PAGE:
I made a statement on 21st December about the prospects of the supply of gas from the field in the North Sea which British Petroleum holds on licence. Despite the setback arising from the grievous loss of the "Sea Gem", British Petroleum remains confident of the feasibility of the programme I then indicated. I am glad to tell the House that the Gas Council and the British Petroleum Company have now arrived at an agreement.
It is in the interests of the country and of the gas industry that North Sea gas should be exploited and made available on shore as rapidly as possible. In view of this, I gave assistance and advice to both parties in composing the ultimate differences between them. As a result of the agreement now concluded, the preparatory work can go forward with all speed so that full use may be made of the summer period this year for operations, including the pipe-laying at sea.
With the permission of both parties I disclose to the House the main features of the arrangements between them. The company undertakes to deliver and the council to accept at least 50 million cubic feet a day for 15 years from the commencement of the supply. The company will use its best endeavours to increase output to 100 million cubic feet a day during the first three years of supply, and will offer these additional supplies to the Gas Council, which undertakes to receive them on a prearranged programme.
The agreed price is 5d. a therm, but this is valid only up to an average of 100 million cubic feet a day and for a period of three years from 1st July, 1967, or the date of the commencement of the guaranteed supply, whichever is the earlier. Above the stipulated quantity in the first three years, and for all supplies beyond the first three years, the price will be for renegotiation.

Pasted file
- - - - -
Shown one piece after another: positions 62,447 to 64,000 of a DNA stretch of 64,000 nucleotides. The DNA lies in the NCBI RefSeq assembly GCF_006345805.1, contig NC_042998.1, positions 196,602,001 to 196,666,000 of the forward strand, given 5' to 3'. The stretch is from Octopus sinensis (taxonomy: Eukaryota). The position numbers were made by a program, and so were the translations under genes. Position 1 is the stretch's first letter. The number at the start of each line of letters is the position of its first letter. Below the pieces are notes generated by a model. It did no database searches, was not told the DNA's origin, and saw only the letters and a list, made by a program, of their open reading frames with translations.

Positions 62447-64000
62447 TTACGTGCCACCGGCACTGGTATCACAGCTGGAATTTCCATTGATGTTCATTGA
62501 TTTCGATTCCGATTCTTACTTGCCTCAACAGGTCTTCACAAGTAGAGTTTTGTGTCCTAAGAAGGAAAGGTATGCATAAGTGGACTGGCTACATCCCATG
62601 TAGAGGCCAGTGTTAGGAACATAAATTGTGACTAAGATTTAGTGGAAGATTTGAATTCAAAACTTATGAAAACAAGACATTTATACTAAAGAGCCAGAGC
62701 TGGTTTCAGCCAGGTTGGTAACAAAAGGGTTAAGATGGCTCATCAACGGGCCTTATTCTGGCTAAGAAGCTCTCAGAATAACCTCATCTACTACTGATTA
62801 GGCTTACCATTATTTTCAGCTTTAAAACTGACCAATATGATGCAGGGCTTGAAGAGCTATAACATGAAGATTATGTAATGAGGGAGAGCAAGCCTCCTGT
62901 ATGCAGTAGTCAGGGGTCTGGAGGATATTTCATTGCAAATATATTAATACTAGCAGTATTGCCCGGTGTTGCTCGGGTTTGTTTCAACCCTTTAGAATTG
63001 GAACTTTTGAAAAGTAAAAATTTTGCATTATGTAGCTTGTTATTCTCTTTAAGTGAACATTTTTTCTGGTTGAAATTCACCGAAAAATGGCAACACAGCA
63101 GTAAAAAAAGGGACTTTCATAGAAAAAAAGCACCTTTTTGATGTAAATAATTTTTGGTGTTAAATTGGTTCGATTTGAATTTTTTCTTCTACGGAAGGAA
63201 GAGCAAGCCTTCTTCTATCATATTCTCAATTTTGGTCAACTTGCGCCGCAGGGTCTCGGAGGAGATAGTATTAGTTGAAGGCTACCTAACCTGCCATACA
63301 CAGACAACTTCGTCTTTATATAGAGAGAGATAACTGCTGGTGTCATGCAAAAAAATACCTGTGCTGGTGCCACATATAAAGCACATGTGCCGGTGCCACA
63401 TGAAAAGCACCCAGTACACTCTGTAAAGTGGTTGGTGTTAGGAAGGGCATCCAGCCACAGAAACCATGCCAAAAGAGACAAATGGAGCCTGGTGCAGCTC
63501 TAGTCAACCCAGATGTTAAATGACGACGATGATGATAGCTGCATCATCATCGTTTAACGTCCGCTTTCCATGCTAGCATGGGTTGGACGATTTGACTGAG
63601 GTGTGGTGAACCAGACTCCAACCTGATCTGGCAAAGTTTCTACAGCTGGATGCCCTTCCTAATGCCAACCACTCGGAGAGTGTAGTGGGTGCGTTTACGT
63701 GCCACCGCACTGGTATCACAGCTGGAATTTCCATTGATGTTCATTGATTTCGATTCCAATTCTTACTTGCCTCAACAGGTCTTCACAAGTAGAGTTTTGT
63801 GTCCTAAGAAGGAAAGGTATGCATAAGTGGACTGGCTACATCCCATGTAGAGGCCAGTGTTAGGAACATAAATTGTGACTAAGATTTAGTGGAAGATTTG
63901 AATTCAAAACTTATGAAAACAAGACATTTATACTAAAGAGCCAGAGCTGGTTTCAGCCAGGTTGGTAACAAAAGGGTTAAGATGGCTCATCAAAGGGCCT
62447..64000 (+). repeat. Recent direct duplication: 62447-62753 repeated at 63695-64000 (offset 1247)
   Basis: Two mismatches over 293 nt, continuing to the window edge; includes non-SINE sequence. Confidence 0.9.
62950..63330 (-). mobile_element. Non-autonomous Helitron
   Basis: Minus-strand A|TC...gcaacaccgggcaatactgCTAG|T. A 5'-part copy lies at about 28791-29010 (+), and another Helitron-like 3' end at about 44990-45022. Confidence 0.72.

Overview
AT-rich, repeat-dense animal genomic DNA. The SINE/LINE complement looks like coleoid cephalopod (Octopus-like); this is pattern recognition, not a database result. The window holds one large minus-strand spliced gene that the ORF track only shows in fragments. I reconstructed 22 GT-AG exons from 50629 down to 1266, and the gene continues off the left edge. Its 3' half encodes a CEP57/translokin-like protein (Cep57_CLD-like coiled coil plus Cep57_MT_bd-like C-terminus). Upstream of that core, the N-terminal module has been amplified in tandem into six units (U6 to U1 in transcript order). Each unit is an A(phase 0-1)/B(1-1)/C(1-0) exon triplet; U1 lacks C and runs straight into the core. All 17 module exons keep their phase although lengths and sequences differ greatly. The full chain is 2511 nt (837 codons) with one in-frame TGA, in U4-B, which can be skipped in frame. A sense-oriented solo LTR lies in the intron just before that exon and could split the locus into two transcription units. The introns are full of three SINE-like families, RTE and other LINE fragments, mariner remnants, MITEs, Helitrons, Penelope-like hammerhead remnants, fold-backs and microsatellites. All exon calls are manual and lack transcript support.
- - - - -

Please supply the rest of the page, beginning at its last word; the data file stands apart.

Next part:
The agreement also contemplates the possibility of further increasing the quantity of gas to be delivered up to 200 million cubic feet a day. British Petroleum will from the outset, and at its own risk, provide a marine pipe capable of carrying 200 million cubic feet a day and the Gas Council will make at least equivalent provision on land.
In view of the potential importance to our economy of North Sea gas, both in terms of quantity and price, and in view of the fact that my statutory obligations under Section 9 of the Continental Shelf Act, 1964, could become engaged later, I think it necessary to stress certain features of the arrangement between the council and the company.
As far as price is concerned, this is a limited and temporary arrangement; and the agreed price is lower than actual import prices already being paid, and competitive with the price of authenticated offers of comparable gas in comparable quantities from overseas.
The eventual economics and costs of production of North Sea gas cannot at present be measured: they will depend on the number of failures, the total quantity of gas obtained and the number of producing wells required to obtain it, the distance from the shore and many other factors. We must all hope that much larger quantities will be found than the minimum mentioned above and that the price can be significantly below the level adopted temporarily in this first case.
Will the right hon. Gentleman accept, since the previous Administration were quick to encourage the exploration of fuel resources lying under the North Sea, that we welcome his statement? I have two questions to put to him. First, the statement refers to the date, 1st July, 1967, "or the date of commencement of…supply, whichever is the earlier". Is he able to tell us in any detail whether a new date is being arrived at?